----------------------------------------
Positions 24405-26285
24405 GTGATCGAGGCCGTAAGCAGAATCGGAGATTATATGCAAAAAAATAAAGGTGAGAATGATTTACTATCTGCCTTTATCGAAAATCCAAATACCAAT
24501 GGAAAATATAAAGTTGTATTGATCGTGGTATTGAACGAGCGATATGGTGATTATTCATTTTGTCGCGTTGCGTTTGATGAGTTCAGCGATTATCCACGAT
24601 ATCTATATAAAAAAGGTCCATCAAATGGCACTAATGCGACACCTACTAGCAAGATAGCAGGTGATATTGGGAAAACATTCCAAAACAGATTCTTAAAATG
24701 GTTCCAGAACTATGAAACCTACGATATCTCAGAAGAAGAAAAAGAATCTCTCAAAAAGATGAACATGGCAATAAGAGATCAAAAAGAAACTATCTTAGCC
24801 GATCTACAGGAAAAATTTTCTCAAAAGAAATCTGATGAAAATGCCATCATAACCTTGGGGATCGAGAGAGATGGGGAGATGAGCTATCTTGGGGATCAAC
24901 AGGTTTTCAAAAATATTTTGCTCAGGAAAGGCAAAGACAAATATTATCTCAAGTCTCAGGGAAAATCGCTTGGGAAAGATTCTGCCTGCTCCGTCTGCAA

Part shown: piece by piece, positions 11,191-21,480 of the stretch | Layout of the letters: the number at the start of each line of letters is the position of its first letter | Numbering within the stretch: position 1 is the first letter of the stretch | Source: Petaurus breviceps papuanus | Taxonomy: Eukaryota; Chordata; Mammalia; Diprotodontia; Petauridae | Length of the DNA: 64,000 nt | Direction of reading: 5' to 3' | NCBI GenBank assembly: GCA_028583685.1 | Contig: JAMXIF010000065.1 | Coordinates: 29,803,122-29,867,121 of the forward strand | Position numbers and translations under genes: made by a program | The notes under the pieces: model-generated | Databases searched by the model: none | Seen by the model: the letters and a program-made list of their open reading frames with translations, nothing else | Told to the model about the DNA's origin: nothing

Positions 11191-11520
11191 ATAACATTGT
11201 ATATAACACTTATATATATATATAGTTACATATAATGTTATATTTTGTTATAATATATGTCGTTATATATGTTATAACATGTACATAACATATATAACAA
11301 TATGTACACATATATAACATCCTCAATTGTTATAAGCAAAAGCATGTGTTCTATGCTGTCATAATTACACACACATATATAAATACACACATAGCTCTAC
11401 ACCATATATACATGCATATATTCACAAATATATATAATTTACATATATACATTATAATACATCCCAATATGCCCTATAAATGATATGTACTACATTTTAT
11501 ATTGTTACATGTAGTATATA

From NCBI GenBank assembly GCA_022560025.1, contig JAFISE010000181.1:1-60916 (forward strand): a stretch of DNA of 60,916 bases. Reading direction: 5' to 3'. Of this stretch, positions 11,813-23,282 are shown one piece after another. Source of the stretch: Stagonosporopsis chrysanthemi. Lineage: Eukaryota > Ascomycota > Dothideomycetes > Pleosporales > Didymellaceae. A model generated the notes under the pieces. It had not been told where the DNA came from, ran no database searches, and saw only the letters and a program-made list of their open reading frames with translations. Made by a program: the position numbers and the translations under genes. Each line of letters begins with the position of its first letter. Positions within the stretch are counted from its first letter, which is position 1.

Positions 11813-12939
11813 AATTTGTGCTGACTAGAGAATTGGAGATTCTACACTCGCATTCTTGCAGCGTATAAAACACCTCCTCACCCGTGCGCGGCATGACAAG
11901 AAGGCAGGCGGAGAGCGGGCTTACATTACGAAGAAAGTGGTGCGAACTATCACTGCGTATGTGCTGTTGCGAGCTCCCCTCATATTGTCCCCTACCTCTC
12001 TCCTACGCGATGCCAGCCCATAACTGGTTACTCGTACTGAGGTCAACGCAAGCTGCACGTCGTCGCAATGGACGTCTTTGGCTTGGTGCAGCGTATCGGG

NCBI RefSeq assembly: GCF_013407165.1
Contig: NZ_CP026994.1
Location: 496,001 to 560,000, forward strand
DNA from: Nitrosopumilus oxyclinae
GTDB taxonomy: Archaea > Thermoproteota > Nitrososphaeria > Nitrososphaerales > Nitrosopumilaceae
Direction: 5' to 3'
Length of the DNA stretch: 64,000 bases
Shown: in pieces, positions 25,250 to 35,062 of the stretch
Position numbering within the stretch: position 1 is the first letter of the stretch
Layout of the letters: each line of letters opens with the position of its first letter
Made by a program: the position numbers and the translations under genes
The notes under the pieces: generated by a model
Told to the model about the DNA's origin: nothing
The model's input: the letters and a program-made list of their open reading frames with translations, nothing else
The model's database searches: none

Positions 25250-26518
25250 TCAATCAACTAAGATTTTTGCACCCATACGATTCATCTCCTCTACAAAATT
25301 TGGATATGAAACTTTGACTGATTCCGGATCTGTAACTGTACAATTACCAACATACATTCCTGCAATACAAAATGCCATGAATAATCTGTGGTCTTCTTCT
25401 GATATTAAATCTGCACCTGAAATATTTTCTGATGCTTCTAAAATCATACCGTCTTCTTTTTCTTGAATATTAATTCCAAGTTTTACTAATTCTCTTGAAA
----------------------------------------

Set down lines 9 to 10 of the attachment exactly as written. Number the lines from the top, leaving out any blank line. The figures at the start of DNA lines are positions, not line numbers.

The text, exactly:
Positions 11191-11520
11191 ATAACATTGT